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Doonbeg Golf Club general manager, Joe Russell.

Six-week timeframe for Doonbeg Golf Club sale

DOONBEG Golf Club general manager, Joe Russell, has been told by receivers that they hope to have a sale completed within a six week timeframe.

On Monday, Luke Charleton and David Hughes of Ernest and Young were appointed joint receivers to The Lodge at Doonbeg and Doonbeg Golf Club.
“Ernest and Young have said to us that they hope this process will take four to six weeks which, quite frankly, given other receiverships, is quite quick. There does appear to be an appetite from people involved to get this process done quickly,” Joe Russell confirmed.

“Approximately six enquiries have come through me for information on the purchase. I referred it on to Ernest and Young who, in turn, have a company that they’re working with in the USA to find the right buyer for here,” he added.

The general manager said he could not take a guess as to how much potential new owners might have to pay for the five-star resort.
“I don’t know what that value is,” Mr Russell replied.

The golf club and lodge is owned by South Street Partners, who purchased the resort from Kiawah Partners in 2013. The resort has yet to record a profit, while the most recent accounts (2011) show a loss of €6.4m, although revenue increased by 16% to €10.4m.  The golf club and lodge currently employs just under 100 people, while 240 were employed at the height of last summer.

Mr Russell says the issue that has caused problems for the company is primarily linked to the property market.
“We have seven unsold properties. Obviously, there were loans out on those for construction. We have what are referred to as ‘legacy property issues’. We had arrangements with particular people, which I can’t go into, which created difficulty for the business. The resort operation, which is the letting of the bedrooms, the restaurant, the spa and rounds of golf, have all continued to improve year-on-year. Like any business, all aspects of the business must be thriving and whenever there’s one that’s not, it pulls the rest of it down,” he stated.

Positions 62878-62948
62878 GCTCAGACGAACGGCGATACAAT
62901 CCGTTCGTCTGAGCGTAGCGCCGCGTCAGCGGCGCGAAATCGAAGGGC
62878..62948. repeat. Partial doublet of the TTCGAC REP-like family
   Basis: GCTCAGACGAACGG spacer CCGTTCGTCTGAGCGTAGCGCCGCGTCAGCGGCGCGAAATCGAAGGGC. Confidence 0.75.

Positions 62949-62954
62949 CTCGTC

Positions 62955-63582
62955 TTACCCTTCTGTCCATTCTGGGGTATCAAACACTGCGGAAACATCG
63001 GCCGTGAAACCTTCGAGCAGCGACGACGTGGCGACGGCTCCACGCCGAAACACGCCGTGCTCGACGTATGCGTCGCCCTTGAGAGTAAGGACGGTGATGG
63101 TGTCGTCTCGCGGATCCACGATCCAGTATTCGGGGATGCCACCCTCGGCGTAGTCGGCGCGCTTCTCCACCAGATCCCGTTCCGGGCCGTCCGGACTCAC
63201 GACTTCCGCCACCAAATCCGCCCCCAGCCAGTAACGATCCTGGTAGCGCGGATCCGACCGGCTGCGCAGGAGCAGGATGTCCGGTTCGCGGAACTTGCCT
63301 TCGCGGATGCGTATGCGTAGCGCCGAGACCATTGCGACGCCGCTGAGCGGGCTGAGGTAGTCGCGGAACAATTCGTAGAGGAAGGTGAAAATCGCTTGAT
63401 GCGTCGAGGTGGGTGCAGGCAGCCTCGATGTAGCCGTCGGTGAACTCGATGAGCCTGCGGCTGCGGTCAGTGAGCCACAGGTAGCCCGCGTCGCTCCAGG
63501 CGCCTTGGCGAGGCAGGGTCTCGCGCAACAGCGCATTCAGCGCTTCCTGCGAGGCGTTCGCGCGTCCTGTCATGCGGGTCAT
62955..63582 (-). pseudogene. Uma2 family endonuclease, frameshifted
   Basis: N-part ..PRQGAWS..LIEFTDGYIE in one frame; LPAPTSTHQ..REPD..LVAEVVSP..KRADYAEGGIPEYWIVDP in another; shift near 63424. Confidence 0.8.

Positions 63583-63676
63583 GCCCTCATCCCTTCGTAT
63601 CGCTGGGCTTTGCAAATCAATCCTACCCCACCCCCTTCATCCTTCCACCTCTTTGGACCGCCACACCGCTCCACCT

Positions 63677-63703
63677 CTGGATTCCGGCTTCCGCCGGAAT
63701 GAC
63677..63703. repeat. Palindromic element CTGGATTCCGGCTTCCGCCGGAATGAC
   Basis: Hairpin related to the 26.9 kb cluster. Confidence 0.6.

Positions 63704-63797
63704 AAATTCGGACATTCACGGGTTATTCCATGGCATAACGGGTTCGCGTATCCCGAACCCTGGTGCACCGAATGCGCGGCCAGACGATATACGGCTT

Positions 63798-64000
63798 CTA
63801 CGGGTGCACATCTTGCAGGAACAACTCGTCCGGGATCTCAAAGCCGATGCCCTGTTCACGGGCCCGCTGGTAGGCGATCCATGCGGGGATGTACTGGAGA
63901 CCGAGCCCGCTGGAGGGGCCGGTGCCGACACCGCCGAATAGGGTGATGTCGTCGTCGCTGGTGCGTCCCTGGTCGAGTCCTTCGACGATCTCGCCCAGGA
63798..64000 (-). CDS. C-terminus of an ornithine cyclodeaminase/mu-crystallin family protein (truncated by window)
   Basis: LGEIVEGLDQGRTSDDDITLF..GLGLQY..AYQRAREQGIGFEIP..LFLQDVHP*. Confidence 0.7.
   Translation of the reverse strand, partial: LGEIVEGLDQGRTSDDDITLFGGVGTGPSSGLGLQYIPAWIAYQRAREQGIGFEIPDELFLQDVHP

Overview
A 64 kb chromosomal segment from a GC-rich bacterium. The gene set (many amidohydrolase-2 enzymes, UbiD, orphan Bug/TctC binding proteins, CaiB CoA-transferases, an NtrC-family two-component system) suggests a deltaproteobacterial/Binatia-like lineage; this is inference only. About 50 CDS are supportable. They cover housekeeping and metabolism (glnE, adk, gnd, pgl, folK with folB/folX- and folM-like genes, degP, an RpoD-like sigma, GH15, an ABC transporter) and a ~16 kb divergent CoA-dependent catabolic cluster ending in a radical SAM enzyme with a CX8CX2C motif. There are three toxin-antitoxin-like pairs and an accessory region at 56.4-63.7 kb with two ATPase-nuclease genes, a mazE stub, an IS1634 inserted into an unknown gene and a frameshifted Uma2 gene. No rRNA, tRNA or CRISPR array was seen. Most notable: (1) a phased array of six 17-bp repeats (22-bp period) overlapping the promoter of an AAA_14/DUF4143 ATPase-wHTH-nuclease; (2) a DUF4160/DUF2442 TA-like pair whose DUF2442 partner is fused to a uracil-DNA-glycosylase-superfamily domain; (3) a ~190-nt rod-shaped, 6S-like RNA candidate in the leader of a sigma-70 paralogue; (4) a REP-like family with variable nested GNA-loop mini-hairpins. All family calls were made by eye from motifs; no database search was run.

“We have been just getting on with it. Thankfully, we haven’t lost any business. In fact, we got a deposit for a wedding on Tuesday. The bookings are flowing in for this year. Our expectation, prior to Monday, was that we would just continue getting ready for this summer. We were dealing with the erosion issue following the storms and then this came at us. We’re working with Ernest and Young on an ongoing basis. They’re looking for information and that’s what’s going on there. We have members and owners of the club who want to know what’s going on. I’m dealing with those calls, as are our colleagues. We took a proactive approach to our resort business, including tour operators, on Monday evening,” Mr Russell added.

After meeting with the receivers, Mr Russell then met with his staff.  “They had two primary questions – ‘what about our jobs and what about our pay?’ There was some questions about Ernest and Young’s role and what their expectations were,” he said, noting the staff’s ongoing performance could have a pivotal impact on the company’s future.

“It was like a half-time dressing room speech in so far as, if they fail to perform, what ends up happening is they damage the value to the business. People were very appreciative of being consulted, number one. Number two, is they need to keep going. Any pulling up on effort or performance will affect our year. If we get a new owner in and our first year is a bad performance financially, that’s not the start of a very good marriage. People understand that,” Mr Russell believes.

He subsequently met with his management team and with local community representatives.
“I had a meeting with the local community on Tuesday. I had about 25 people up and we talked about the receivership and the storm damage. I think it’s important that linkage continues between the golf club and the local community. Receivership has arrived at our front door. A lot of families and businesses have grown as a result of here. It does affect people’s lives,” he acknowledged.

Joe Russell is hopeful that the company can go to the “next level” when a new owner comes on board.
“I think there needs to be an expansion of the facilities. We have discussed meeting and event facilities in times gone by and leisure facilities, like a swimming pool, which our clients ask us for. Were they to be brought on line, I think they would enhance the business and the visitor numbers. This business needs vision, capital investment and it needs to go to the next level. We got a lot of things right but we just need to get going on the next stage,” he maintains.

“Normal operations will continue throughout the period of receivership. Things like suppliers have all been spoken to and have all got their cheques if they’re due, within our credit terms,” he pointed out.

Meanwhile, the recent storms have damaged the sand dunes on Doughmore beach, which the golf course backs on to.

“Where you had a sloping dune frontage, you now have a sheer dune frontage. It has exposed some irrigation pipes when it came back in towards the golf course. Over the next couple of weeks we’re going to have to take measures and discuss with the various experts to start the re-growth of these dunes. What they’ve done, particularly on the 18th fairway, it has made it about 10 to 15% smaller. But luckily we have 18 holes that are all playing,” he concluded.

About Peter O'Connell

West Clare native Peter O'Connell has worked for The Clare Champion for 12 years and covers everything from sport, especially GAA, news, features and has been even known to branch into the fashion scene on occasion.

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